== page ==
Gastrointestinal Stromal Tumor (GIST)

An image of a cancer cell in a blue background.

GIST is the most common form of sarcoma (a type of cancer that develops from the cells of the body’s connective or supportive tissues) involving the gastrointestinal tract. GIST can occur anywhere along the GI tract but is most often found in the stomach (40-70 percent of cases) or the small intestine (20-40 percent of cases).1

In Europe, there are an estimated 10-20 GIST cases per million2 and, in the U.S., there are approximately 4000-6000 cases diagnosed each year3.


GIST represents a life-threatening malignancy if the disease has spread to other parts of the body (metastasized) or is unable to be surgically removed with curative intent.


The discovery of oncogenic KIT kinase mutations in GISTs and the introduction of kinase inhibitor therapies have led to a rapid evolution in the understanding of these tumors. It is now established that over 80% of GISTs harbor a KIT gene mutation, that these mutations lead to the continued activation of the kinase and that mutant KIT is a clinically important therapeutic target in GIST4.


Unless they are located in certain regions of the digestive system, GIST may not cause any noticeable symptoms until they reach a certain size. As a result, GIST is often not diagnosed until later stages of disease, at which point 15-25% of people diagnosed will have developed metastatic disease5.


GIST is often diagnosed when blood is detected in the stool or vomit. Should the tumor grow large enough, it can block the passage of food to the stomach or intestine, resulting in severe abdominal pain and vomiting.


Over time, the continued blood loss will lead to anemia, or low red blood cell count, causing patients to feel tired and weak.

Advice for patients

Each body reacts differently to medicines. Therefore it is impossible to tell which medicine works best for you. Please consult your physician.

Treating GIST

The treatment of GIST depends on a number of factors, including the patients’ general health and the size and position of the tumor. Surgery is the main treatment option for GIST that has not spread or has only spread into nearby tissue. Tumors that are larger or located in places where the cancer may be harder to remove without causing potential health problems later on are often prescribed targeted therapies. These are known as growth inhibitors and work by blocking growth signals, preventing the GIST cells from multiplying. Chemotherapy and radiotherapy are not effective for this type of cancer and are therefore rarely used.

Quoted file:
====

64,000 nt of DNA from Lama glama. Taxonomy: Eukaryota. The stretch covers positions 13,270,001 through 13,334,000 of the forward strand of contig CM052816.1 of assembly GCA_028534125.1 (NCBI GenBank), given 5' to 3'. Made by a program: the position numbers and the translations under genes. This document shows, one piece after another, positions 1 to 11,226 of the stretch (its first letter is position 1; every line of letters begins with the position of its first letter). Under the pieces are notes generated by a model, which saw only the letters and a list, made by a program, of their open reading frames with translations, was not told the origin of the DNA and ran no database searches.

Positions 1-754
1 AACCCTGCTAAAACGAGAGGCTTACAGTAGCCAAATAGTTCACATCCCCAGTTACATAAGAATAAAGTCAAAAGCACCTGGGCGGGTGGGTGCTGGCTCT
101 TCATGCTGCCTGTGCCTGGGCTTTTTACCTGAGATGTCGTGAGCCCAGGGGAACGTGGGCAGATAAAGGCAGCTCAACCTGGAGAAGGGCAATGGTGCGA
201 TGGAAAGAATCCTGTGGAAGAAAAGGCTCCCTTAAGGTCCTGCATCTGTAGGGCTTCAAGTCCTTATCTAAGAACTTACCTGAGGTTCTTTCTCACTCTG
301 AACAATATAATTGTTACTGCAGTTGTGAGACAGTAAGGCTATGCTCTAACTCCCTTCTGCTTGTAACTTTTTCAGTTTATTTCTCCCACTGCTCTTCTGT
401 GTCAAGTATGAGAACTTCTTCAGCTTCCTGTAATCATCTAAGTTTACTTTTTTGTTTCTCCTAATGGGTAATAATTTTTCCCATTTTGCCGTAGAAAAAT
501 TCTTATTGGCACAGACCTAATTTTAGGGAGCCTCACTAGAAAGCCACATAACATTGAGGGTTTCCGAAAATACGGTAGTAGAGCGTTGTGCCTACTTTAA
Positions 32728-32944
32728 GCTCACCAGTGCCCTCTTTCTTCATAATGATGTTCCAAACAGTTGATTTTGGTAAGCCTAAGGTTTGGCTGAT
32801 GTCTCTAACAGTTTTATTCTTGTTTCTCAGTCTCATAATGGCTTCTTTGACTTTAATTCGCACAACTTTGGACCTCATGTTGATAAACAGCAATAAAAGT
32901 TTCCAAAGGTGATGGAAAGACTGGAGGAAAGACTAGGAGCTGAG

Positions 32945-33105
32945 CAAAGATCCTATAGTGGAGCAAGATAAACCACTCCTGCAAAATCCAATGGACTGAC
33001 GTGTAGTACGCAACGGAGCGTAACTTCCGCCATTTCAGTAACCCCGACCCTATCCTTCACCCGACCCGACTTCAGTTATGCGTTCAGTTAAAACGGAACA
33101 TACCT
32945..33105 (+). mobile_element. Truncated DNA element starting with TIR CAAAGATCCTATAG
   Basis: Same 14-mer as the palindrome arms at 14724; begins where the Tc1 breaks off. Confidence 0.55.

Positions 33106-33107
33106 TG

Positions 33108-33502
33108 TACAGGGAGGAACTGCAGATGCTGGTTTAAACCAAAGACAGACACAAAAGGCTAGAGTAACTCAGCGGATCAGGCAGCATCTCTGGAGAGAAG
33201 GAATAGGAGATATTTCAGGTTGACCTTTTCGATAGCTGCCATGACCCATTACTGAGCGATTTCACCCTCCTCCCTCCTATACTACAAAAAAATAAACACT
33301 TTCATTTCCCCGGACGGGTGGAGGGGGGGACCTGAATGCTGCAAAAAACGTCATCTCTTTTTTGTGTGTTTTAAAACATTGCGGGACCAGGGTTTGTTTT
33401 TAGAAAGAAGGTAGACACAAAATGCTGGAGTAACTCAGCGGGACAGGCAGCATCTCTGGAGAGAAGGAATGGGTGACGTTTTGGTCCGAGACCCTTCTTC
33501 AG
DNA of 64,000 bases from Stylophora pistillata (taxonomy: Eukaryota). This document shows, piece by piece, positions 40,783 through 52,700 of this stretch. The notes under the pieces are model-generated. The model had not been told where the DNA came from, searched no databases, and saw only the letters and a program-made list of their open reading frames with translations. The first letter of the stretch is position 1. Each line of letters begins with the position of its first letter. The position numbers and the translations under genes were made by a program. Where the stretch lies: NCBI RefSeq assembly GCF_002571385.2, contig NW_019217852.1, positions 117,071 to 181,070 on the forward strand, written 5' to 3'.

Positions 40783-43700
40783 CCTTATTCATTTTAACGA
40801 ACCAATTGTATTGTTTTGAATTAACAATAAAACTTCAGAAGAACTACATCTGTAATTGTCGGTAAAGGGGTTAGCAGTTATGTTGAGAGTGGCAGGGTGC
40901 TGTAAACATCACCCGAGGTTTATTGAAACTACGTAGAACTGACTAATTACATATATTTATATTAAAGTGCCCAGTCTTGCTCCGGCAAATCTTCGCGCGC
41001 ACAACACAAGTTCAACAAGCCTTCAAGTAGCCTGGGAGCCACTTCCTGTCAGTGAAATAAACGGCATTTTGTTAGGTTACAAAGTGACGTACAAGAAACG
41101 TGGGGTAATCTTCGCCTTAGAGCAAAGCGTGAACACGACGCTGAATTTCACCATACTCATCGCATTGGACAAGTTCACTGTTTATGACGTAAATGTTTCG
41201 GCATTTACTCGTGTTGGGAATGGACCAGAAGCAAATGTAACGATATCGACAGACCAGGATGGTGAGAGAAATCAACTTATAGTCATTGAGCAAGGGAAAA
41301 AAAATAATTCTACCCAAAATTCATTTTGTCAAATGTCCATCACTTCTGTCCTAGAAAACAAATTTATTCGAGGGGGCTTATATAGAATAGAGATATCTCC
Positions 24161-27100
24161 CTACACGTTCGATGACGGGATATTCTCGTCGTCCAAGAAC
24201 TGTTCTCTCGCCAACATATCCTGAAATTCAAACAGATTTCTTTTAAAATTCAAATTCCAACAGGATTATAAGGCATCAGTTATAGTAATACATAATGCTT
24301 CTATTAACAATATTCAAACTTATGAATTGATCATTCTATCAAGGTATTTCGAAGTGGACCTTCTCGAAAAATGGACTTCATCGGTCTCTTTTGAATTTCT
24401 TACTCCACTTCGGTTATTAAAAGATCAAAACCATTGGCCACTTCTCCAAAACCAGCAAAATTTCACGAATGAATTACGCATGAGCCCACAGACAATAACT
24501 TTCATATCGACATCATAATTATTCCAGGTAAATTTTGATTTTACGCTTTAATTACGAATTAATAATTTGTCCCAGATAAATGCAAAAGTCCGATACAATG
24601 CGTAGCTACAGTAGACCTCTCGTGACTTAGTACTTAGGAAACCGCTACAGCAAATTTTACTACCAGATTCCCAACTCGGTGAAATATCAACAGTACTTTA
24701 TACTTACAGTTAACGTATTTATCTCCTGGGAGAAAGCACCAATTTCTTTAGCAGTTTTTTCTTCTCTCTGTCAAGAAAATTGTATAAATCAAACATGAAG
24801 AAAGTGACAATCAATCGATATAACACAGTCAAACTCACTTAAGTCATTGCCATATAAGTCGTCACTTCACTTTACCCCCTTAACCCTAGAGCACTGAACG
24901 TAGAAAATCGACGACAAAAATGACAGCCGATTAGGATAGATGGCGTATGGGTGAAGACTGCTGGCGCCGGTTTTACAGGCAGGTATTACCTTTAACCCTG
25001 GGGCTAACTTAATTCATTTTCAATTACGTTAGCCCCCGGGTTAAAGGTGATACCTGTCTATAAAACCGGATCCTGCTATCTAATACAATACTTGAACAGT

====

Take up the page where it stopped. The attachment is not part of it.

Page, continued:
Three growth inhibitors have been approved for the treatment of GIST if the tumor cannot be surgically removed and/or has already spread. With the entrance of ewer precision oncology treatments, some of the GIST cases can now also be treated based on their specific genomic alteration.

Bayer Treatments for GIST

Bayer has a targeted treatment which is approved in many countries around the world, including the U.S., Japan and countries of the European Union, for the treatment of patients with metastatic and/or unresectable GIST whose disease has progressed even after treatment with all standard approved therapies.

Bayer also has a precision oncology treatment approved in the U.S., the EU, Brazil and Canada for the treatment of solid tumors with particular alteration in the tumor’s genome , which occurs also in approximately 3% of GIST cases.



1 The Life Raft Group. GIST 101. 2013. Available at: Accessed May 2019

Union for International Cancer Control. Gastrointestinal Stromal Tumour - 2014 Review of Cancer Medicines on WHO List of Essential Medicines. Available at:
medicines/committees/expert/20/applications/GastrointestinalStromalTumour.pdf?ua=1. Accessed May 2019

American Cancer Society. Gastrointestinal Stromal Tumor (GIST). 2017.
Available at: Accessed November 2019.

OncologyPro. KIT in Gastrointestinal Stromal Tumours (GIST): ESMO Biomarker Factsheet.
Available at:

Ford SJ., Gronchi A., Indications for surgery in advanced/metastatic GIST. Eur J Cancer, 2016 Aug; 63: 154-67